A missing 3-year-old autistic boy who was feared to have been abducted was found safe Monday — after surviving three days alone in the Australian bush. Anthony ‘AJ’ Elfalak, who went missing from his family’s home in Putty on Friday, was spotted Monday morning as he desperately scooped water into his mouth in a creek less than half a mile from home. “Stand by — I’ve got the boy,” a rescuer in a police helicopter said, according to video footage released by New South Wales Police that showed AJ sitting in dirty water up to his waist as he desperately drank. Other heartwarming video footage showed family members falling to their knees and raising their hands to the skies as they learned AJ had been found, with repeated, triumphant screams of, “He’s alive!” AJ’s dad, Anthony Elfalak — who had assumed his son was abducted — called the rescue a “miracle. “He has been bitten by ants, and he has fallen over, but he is alive. He’s alive!” the father told television crews, according to 9News. The boy was taken to hospital to be evaluated but appeared healthy aside from some scrapes from a fall and a diaper rash, officials said.
Joy & Wonder
These amazing pictures showing the movement of a diving kingfisher are the result of a photographer’s two-year wait for the perfect photo. 47-year-old Vince Burton used a slow shutter speed to capture the trail of the bird as it plunged into a pond at up to 25mph (40kmh). The torpedo-like blue kingfisher can be seen hurtling beak-first towards the water as it hunts for fish to feed its young chicks near Norwich in Norfolk. Accountant Vince used the latest photographic techniques to reduce his shutter speed and darken the background, capturing a striking image of the kingfisher’s dive without using photoshop. He said: “I was working with this farmland site for four years. It’s taken me the best part of two years to get this shot.” “Normally one kingfisher holds the territory for a year and then welcomes a partner in from a neighboring territory. “These images were taken while the kingfishers were raising their brood, which fledged a month later.”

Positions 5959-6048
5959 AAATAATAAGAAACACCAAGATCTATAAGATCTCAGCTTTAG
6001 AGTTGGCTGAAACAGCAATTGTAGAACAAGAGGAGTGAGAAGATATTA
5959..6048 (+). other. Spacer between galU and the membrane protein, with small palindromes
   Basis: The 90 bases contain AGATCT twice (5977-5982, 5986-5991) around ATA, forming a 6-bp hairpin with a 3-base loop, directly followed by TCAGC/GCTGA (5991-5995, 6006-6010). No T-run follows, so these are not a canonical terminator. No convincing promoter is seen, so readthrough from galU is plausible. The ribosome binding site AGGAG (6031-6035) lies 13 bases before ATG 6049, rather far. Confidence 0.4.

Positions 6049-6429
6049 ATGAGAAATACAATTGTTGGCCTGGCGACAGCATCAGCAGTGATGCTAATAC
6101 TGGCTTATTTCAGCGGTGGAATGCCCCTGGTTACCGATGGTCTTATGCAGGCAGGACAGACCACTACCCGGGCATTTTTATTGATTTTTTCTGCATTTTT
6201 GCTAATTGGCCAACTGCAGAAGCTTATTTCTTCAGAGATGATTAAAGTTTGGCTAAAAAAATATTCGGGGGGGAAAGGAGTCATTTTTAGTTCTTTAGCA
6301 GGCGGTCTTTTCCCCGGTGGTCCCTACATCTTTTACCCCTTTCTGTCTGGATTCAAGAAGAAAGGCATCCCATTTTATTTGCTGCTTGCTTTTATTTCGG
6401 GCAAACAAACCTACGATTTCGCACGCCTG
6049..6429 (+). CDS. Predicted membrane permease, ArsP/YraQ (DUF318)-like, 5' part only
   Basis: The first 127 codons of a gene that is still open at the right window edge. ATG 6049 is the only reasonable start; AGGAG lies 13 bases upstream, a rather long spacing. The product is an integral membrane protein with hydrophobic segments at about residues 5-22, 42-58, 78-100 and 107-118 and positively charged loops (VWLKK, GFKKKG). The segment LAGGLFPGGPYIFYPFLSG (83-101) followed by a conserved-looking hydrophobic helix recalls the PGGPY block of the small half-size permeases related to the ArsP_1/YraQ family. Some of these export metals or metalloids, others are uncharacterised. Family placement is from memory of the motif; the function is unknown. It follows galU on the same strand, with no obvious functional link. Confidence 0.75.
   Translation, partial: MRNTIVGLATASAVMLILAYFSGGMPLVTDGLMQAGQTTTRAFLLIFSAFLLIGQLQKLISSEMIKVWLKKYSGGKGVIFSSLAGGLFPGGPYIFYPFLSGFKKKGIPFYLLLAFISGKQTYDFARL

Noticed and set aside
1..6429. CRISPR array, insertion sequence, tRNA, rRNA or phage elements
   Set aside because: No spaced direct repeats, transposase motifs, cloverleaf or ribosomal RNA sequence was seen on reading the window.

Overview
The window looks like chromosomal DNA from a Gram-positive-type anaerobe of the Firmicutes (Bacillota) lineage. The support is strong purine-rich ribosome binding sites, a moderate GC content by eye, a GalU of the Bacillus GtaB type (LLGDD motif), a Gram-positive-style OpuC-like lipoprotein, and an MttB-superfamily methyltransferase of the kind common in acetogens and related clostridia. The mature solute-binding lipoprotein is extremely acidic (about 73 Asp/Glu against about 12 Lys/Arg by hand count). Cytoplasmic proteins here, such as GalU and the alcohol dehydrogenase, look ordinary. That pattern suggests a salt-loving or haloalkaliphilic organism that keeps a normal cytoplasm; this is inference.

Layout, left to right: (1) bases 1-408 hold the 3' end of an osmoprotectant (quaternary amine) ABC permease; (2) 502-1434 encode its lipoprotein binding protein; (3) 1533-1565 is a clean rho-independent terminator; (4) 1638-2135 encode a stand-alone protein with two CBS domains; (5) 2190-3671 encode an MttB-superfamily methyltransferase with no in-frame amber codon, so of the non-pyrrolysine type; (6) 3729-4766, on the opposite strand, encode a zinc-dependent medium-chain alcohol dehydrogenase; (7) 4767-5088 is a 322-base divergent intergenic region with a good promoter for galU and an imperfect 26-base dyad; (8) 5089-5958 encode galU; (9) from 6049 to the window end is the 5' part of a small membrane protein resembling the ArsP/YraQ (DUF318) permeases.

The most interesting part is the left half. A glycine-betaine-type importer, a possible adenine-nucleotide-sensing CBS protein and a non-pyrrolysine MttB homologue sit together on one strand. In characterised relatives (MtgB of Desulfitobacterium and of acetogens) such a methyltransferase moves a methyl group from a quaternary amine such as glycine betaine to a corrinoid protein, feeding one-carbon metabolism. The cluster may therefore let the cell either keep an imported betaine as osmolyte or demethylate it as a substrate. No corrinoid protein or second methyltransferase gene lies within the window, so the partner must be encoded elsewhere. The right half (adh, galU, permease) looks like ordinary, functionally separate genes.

It was a precious and rare vial of the 1905 perfume, L’Origan, that decided me on the hobby. I openened the box in which it had been delivered and was immediately enveloped in the scent that led one newspaper reporter to exclaim: “All Paris smells of L’Origan!” The perfume had leaked slightly. It was a moment of ecstasy. I was smelling the world as people long past had smelled it. The men who made this fragrance were now just footnotes on the fading pages of history… but this was their legacy and I, now, was a part of it. From that day forth perfume and the scent of the world became my absolute obsession. I acquired all of the rarest and most unusual perfumes and ingredients I could and began to make my own fragrances. As a 16 year old, my first vacation to Europe blew my mind. But it wasn’t the Eiffel Tower, Buckingham Palace, or the Venetian canals that stayed with me long after the trip ended — it was the mundane aspects of life: the things that locals take for granted: the color of road markings and signs, the posters in shop windows, the local snack foods, and the sounds and — most-significantly — smells of the place.